Ahoy, squirts! Quint here.
If there was any doubt I was in for a good day it was extinguished when I saw the 1940s cars parked on David Lean Dr. in front of the Orson Welles building just past the front gates of Shepperton Studios in London, England.
At first it seems an odd choice to film Captain America in London. In fact when I was going through customs at Heathrow the agent asked me what I was doing in the UK and I said, “Funnily enough I flew all the way from America to London so I could see Captain America.” We both shared a laugh and I didn’t get put in the “cavity search” line.
But standing on the streets of Shepperton Studios one can’t help but feel the history of the place, aided of course by the 1940s autos and the sweet blue and tan period bus parked in every available space. It starts to make a little sense that perhaps the hope is that the feel of the area might bleed into the period-set film.
After checking our cell phones (they are very serious about leaked images) our small group was joined by Marvel Studios President Kevin Feige and producer Stephen Broussard who quickly led us upstairs to have a look around the art department.
When I entered the door labeled “Frostbite Art Department,” (Frostbite being the codename for the shoot) I was witness to a long rectangular room with every square inch of wall space plastered with production art. If one started at the right spot and walked clockwise around the room one could see the entire movie beginning to end in art form.
The movie begins in present day as an excavation uncovers something in the ice. The art pieces I saw included a wide shot of the excavation site which looked a little THING-ish, digging equipment in a small camp illuminated by bright lights, and a great shot of a familiar round object, obscured by thick ice, colored red, white and blue with a big, white star affixed in the center.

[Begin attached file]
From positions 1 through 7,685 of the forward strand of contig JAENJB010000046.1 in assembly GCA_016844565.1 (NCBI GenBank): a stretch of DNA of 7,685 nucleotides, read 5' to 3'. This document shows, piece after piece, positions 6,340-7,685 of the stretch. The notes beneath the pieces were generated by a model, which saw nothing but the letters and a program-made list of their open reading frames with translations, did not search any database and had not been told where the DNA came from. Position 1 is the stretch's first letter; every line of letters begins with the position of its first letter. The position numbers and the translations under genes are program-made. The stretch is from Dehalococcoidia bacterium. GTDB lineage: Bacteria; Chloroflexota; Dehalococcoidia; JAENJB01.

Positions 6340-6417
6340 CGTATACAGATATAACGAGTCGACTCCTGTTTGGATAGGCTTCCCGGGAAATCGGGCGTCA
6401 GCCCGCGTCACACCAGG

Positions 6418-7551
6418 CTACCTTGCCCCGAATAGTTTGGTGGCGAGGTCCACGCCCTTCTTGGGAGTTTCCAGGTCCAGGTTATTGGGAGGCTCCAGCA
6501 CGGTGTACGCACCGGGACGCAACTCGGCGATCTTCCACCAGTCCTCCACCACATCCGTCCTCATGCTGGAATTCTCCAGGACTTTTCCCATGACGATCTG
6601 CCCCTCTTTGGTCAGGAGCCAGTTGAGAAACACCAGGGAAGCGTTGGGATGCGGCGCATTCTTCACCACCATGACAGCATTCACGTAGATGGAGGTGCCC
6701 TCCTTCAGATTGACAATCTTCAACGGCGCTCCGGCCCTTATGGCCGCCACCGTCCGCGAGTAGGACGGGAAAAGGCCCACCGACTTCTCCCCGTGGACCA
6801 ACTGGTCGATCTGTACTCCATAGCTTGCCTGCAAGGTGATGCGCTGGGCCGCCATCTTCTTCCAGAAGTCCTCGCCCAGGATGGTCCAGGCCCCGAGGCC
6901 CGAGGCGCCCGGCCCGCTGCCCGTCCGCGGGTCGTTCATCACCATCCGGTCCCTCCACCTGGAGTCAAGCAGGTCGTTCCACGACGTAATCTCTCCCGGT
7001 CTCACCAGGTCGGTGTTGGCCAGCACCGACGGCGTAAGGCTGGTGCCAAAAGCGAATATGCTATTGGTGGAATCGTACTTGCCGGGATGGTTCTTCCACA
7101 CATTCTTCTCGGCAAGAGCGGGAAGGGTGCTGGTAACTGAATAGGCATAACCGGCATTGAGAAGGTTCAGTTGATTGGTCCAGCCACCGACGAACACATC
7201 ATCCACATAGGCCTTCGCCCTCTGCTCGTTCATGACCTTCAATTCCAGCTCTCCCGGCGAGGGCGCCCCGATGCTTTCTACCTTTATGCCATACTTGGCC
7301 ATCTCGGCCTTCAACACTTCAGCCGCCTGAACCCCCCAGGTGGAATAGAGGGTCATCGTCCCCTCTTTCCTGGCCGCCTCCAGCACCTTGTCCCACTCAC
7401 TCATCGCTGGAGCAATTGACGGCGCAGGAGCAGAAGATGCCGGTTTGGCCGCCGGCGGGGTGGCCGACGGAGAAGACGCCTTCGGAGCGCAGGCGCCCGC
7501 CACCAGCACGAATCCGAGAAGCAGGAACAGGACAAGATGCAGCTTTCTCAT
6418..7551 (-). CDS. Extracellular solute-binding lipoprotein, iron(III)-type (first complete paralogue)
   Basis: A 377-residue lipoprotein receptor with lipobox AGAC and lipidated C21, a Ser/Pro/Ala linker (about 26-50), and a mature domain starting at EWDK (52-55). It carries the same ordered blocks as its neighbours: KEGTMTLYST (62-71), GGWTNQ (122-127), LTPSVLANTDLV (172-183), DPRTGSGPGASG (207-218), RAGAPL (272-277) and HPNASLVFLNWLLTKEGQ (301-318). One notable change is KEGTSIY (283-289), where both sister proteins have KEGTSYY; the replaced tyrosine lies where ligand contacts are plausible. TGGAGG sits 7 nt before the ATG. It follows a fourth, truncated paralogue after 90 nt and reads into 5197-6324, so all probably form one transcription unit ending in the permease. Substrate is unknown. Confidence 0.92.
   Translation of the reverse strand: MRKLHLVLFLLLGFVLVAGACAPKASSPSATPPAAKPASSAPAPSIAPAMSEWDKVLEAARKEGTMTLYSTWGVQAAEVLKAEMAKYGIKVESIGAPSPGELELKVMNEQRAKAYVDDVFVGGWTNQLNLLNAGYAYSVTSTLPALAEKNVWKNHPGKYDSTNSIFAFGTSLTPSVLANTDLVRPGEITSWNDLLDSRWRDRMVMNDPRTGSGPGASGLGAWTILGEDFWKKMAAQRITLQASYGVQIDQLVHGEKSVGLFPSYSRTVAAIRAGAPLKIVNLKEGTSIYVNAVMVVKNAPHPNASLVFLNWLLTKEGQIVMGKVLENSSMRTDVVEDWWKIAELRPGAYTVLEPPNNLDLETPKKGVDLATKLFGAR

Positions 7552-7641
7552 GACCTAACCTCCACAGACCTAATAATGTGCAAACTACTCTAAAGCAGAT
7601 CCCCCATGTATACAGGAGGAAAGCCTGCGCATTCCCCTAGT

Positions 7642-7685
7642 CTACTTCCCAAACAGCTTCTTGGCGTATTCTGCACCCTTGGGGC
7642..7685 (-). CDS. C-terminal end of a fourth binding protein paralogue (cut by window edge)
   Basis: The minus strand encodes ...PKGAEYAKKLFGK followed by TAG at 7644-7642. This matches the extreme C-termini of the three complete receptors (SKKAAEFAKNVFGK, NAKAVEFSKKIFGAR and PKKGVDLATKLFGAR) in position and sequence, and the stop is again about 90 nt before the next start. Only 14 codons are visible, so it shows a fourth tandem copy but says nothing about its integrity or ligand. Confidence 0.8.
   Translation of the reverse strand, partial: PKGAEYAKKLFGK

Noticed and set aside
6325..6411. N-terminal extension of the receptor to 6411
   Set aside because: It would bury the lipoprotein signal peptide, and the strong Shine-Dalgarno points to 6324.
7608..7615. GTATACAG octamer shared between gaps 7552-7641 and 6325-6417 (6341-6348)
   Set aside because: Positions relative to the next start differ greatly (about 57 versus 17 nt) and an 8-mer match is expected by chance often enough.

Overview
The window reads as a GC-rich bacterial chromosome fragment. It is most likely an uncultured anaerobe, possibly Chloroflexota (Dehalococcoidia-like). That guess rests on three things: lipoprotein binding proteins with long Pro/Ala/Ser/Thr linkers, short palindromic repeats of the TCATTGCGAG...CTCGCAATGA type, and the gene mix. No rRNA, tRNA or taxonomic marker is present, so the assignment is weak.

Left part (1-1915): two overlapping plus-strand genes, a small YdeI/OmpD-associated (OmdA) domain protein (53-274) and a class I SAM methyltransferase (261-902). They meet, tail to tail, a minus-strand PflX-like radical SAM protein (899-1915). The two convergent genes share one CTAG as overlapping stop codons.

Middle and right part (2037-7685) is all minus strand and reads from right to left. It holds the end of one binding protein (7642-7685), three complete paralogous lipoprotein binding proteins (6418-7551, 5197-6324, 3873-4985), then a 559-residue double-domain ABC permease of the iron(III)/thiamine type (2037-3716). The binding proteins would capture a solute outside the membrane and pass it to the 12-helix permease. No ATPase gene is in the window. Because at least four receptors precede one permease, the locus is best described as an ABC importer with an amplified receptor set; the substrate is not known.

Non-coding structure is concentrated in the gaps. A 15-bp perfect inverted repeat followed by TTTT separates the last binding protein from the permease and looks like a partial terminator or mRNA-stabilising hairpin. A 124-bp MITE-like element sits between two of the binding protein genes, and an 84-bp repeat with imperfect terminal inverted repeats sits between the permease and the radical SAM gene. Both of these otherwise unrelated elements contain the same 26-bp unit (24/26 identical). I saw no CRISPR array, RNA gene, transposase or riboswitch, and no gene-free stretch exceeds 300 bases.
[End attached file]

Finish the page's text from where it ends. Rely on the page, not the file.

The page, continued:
If you paid attention during Comic-Con you’ll remember that the footage Joe Johnston brought involved Hugo Weaving procuring the Cosmic Cube. In the early books the Cosmic Cube gave the Red Skull the ability to conjure anything with a thought. This version doesn’t do that, but it apparently gives The Skull an advanced form of weapons knowledge.
So this world will be a little more sci-fi-ish than I expected. There are giant tanks that fire what looked to be energy blasts or plasma shots, sleek guns that looked like a combination of WW2 weaponry and blasters and transportation devices that were a mix of the technology of the time with a bigger, sci-fi edge.
One of these devices was a massive machine called The Orbital Bomber, a stealth bomber looking ship that is so massive it houses seven more aircraft that will detatch and enter battle during the climactic battle sequence.
The Red Skull’s group, for those uninitiated, is called Hydra and the logo is a red skull with octopus-like tentacles underneath. Because of the edge the Cosmic Cube gives them the war is now radically shifted in the Reich’s favor.
Enter scrawny, but idealistic young Steve Rogers. He wants nothing more than to enlist and help the American war effort, but he truly is a pipsqueak and is labeled 4F each time he tries. There was a fantastic piece of art that said everything there is to say about Steve Rogers: Little Steve stands in front of a mirror with a soldier’s outfit and helmet drawn on it. On the art are the words “Do You See Yourself In This Man’s Army? Enlist Today!” Steve’s head barely reaches the uniform’s collar, the helmet floating above. The lad’s shoulders are slumped, his body language pure misery. You can see that image realized in the trailers for the film.
Pale, rail-thin and short Rogers’ ambition far exceeds his physical ability.